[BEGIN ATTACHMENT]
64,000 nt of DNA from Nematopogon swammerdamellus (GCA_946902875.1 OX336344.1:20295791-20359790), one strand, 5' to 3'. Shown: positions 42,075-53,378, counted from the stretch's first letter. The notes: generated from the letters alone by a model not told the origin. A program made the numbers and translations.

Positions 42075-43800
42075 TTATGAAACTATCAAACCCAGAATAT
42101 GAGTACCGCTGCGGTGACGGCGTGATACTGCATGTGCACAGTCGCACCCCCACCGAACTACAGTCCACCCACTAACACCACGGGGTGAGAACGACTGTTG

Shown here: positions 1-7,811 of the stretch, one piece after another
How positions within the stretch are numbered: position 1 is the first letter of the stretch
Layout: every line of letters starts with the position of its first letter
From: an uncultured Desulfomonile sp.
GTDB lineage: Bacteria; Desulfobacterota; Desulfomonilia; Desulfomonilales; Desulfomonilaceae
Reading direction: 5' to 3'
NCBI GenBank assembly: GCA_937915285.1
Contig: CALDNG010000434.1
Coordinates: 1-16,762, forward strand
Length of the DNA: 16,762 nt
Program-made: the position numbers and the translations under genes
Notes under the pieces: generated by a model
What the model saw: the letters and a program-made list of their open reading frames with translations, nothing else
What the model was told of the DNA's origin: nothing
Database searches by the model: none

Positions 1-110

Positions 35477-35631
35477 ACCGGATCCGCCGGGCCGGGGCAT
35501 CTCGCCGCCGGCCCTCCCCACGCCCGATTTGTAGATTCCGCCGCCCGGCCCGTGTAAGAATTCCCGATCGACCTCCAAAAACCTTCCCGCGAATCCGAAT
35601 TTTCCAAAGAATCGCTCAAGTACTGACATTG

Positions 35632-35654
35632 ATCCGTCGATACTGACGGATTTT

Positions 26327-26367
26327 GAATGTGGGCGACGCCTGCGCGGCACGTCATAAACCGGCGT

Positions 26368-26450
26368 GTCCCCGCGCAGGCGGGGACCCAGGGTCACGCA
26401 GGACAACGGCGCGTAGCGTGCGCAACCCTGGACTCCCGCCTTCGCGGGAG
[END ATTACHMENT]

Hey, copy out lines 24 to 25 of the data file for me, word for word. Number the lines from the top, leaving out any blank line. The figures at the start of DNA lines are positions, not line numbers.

35601 TTTCCAAAGAATCGCTCAAGTACTGACATTG

Positions 35632-35654